Posted Monday, December 8, 2008 11:44 AM | Contributed by T Van
Prospective bidders have been touring the silent grounds of Hard Rock Park and meeting with local politicians to hear about potential government incentives, several officials said. Representatives from at least two companies or groups of investors have toured the park, including one on Thursday out of Texas, Myrtle Beach Mayor John Rhodes said.
Read more from The Sun News.
At least people are looking...
potential government incentives
Not sure what to think about this. On one hand the area can't let that space go unused and abandoned. On the other, they can't give so much away that they get nothing back.
^ No kidding. Private investors looking for government help before they even make the investment. I know it's not unheard of, (cough DCA cough) but with the economy in the dumper, how much do they think they are going to be able to get, even if it all comes from rezoning? I doubt this sale will fetch even a third of the near 400 million investment, so they'd be looking to pick up the property for way below it's value, that should be good enough.Last edited by Soggy, Monday, December 8, 2008 2:29 PM
>Private investors looking for government help before they even make the investment
That's just business, you need to know the whole story to make the best decision. If you were buying a car do you just buy it because it's on sale, or do you look around for financing options or other funding/rebates/discounts from the manufacturer? You try to get the best deal you can.
Plus we don't know who is looking, if Cedar Fair is looking they could be looking to dismantle and move the coasters to some of their other parks? OR, if they could get the right incentive package (perhaps including some long term state/local busines development loans that let them refinance some of their other debt - it could become attractive.
I don't know if Cedar Fair is looking, this is pure speculation, not rumor worthy, just thinking what they might look for if they were.
Turning $400M into $40M in about two years' time....they woulda done better on Wall Street. Still can't help but think that someone could get an incredible bargain on this place (assuming it's sold as a unit, that the new owners get around paying licensing/roaylties, and that they are able to survive this one bad year coming up). If the place opens and runs in 2010, it could be really hopping....and highly profitable.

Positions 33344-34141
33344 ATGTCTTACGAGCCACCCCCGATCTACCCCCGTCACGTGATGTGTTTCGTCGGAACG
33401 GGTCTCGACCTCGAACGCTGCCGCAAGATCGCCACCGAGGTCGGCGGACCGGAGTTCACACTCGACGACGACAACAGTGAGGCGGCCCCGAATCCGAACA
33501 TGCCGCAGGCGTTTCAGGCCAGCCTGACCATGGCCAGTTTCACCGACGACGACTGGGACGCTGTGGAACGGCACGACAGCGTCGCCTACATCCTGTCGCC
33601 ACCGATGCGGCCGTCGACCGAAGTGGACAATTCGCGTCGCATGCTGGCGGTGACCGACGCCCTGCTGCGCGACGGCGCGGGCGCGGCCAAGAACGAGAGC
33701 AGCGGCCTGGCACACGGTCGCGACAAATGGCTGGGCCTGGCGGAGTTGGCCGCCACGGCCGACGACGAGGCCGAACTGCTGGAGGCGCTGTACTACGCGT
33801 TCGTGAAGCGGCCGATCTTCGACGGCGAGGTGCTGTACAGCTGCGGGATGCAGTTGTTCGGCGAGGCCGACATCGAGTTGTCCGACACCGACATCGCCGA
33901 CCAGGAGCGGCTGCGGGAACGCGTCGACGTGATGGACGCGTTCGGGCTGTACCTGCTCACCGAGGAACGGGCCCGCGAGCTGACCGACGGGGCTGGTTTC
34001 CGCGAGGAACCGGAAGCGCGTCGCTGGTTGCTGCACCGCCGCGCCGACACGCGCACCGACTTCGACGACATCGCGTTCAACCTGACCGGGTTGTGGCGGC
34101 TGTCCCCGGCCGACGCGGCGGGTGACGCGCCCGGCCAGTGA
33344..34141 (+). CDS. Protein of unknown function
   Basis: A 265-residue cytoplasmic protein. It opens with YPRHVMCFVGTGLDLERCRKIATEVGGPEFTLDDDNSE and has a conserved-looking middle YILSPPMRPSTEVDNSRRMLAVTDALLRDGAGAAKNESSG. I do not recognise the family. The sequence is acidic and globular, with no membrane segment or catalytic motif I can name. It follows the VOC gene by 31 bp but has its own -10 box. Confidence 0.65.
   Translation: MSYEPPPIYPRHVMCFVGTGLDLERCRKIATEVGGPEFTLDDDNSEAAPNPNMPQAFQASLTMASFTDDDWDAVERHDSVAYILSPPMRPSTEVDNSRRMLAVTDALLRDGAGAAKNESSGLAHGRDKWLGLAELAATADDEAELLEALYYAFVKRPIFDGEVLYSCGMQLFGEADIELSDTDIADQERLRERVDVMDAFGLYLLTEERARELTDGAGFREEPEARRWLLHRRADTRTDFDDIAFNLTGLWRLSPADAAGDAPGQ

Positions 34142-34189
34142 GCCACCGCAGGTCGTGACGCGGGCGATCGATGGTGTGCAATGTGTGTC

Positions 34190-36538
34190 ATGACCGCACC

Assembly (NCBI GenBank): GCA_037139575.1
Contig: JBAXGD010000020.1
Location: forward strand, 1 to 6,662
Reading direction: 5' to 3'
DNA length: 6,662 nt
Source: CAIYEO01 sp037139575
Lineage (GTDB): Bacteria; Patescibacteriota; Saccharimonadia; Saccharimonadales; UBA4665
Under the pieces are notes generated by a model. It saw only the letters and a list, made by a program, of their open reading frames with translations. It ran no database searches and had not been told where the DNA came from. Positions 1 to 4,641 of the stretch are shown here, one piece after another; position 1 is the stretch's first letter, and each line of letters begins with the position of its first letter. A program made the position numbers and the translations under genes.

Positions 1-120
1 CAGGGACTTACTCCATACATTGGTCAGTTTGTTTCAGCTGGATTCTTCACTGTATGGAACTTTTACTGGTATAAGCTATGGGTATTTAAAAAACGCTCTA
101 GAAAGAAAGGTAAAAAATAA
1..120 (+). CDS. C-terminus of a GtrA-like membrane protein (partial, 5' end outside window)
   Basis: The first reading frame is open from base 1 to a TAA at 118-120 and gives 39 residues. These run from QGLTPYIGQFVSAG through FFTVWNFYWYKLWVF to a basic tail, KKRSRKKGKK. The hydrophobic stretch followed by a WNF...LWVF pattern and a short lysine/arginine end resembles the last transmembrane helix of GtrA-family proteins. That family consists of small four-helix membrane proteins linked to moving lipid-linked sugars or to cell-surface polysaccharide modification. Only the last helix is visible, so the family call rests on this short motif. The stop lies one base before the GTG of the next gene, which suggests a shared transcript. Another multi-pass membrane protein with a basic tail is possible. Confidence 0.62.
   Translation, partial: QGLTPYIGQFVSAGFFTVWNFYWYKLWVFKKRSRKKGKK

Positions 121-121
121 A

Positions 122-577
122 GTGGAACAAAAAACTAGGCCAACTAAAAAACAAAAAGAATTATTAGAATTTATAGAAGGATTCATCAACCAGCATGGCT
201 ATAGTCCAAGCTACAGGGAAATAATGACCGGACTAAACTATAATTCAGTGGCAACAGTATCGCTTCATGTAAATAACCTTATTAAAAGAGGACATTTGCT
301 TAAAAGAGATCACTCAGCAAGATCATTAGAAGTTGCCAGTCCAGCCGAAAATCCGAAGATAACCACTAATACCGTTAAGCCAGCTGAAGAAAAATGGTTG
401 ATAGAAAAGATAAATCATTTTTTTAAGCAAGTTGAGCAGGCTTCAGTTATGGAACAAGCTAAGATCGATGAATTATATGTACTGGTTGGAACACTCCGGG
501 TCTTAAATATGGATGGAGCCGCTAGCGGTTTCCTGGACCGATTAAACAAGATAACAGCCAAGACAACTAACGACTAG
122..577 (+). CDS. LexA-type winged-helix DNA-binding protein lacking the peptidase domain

"Government incentives" at the local level are the reason that businesses decide to set up shop all over the place. They offer tax abatement on property but can make a great deal on income tax. That's just normal suburban economic development.
...And Hard Rock Park presents a unique opportunity as there is a significant chunk of ground surrounding that park that is probably part of the deal, that is just begging for development. Making sure that the local governments are willing to play ball is going to be key for anybody who wants to make a go of it. And it may not even be tax incentives. Cooperation on zoning and improvements to the surrounding infrastructure would go a very long way...
--Dave Althoff, Jr.
^Didn't Dollywood garner some significant infrastructure improvements to the local roads by playing politics a couple years back? Been too long since I saw their place....*sigh*. MiA got some water deal, PKI did some wrangling with public transportation, who knows what kind of deal CF will "extort" out of the NorCal park. Failing to play the game of "what'll give me if I create some jobs" is one of the 21st century's greatest forms of boardroom negligence... ;)
I guess what I should have said is that I'm surprised this didn't happen before HRP started in the first place. Just another mistake by the original investors.
I'm just sayin' that I think they're already getting (probably) a serious bargain. BTW, where's my government bailout?
They promis to create jobs, but it only works for a year or two, plus, it's mostly low-paying service jobs.
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